Over the past few weeks, Noah Hawley’s X-Men TV show Legion has been taking television by storm – a superhero show only in the most ostensible sense of the term, Legion was a comic book property that gave audiences something entirely unlike anything they’d ever seen before.
What Legion represented, of course, is a step forward for the superhero genre; at a point when “comic book fatigue” is the phrase on everyone’s lips, Legion came at exactly the right time to show everyone where to go next. Indeed, it’s an example that Marvel Netflix would be well placed to follow, given the recent critical failure of Iron Fist – notably the first Marvel property to ever, properly, receive negative reviews on that scale. It was in part (though certainly not solely) due to how generic and derivative Iron Fist felt – in many respects, it was simply a rehash of a story we’d seen before, the same beats being played out once again. Really, Iron Fist served primarily as a justification for the existence of Legion, and of the need for more programmes to follow in its wake.
No doubt, then, there’s already a conference room that’s hard at work trying to figure out how Marvel can make its first properly post-Legion show, learning from its techniques and its innovations, and bringing a programme that can be just as popular. It’s not impossible – in fact, there’s one character in the Marvel wheelhouse who presents an obvious answer.
That’s Moon Knight.
Moon Knight is often criticised as being an “ersatz Batman”, which gives you some idea of the more surface level attributes of the character, but in fact it’s rather more complicated than that; a character who maintains a series of different personas (Moon Knight, Marc Spector, Steven Grant, Jake Lockley, etc) to help him fight crime, Moon Knight is a superhero with a dissociative identity disorder.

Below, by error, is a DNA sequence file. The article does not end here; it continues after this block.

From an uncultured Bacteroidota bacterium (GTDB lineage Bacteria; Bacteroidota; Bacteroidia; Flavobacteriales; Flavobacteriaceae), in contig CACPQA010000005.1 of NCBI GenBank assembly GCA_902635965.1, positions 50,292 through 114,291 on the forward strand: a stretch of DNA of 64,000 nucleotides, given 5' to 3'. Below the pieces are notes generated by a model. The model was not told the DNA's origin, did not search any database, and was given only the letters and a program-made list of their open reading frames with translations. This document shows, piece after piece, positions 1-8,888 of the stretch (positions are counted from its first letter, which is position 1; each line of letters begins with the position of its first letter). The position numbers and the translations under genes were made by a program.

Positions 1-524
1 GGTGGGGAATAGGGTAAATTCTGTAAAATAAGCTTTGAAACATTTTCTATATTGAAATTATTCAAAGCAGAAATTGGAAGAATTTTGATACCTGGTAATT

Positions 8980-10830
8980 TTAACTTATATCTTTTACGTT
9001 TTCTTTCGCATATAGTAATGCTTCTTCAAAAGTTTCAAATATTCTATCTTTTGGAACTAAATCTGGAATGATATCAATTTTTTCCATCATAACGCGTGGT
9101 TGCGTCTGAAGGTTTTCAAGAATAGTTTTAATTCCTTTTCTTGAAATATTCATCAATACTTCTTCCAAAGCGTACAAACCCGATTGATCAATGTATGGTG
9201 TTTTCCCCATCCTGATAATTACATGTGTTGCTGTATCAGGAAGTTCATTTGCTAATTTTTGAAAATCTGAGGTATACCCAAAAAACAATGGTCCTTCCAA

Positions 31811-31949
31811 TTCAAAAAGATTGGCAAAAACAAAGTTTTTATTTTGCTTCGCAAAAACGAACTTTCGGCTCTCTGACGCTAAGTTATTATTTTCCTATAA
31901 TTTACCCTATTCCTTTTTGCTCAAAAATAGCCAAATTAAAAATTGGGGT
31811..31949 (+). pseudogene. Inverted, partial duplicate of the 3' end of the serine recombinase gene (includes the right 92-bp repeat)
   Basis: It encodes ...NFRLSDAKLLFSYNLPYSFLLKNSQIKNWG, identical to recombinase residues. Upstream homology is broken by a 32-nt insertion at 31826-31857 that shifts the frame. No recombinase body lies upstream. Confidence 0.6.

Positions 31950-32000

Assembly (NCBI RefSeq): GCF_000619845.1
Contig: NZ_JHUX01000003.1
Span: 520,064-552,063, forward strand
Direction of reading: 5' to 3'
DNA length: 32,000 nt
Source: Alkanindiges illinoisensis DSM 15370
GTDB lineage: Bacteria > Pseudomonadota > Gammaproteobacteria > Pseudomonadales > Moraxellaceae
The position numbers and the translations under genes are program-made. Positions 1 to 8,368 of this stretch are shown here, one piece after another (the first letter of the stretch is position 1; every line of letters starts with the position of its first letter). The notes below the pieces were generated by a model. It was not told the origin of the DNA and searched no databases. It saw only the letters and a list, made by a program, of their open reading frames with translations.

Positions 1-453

On one level, there’s scope to maintain much of what made the Marvel Netflix shows distinct in their own right, as part of the watershed moment that Daredevil once represented; Moon Knight’s mercenary past, his focus on vengeance and dealing with street crime allow for the same brutal physicality that has characterised the Netflix shows so far. And yet by the same stroke, the dissociative identity disorder inherent to the character would allow the show to play in the same sandbox as Legion, dealing with a deeper psychological drama and playing with the narrative in such a way we’ve never seen before. Indeed, a blend of these two approaches – the gritty realism and the subversive psychology – could help a prospective Moon Knight programme stand in its own right.
Of course, it’d be facile for Moon Knight to simply be “Legion, but with more punching”; if the show is to exist, Marvel Netflix would have to learn another lesson from Legion, and hire a genuine auteur with the passion and talent to bring the programme to life. But at the same time, the Moon Knight concept should be acknowledged for what it is – an idea that has potential to be the next step for superhero TV. It won’t be a transformative leap in the same way that Legion was, but it could absolutely position itself as the first meaningful response to Legion.
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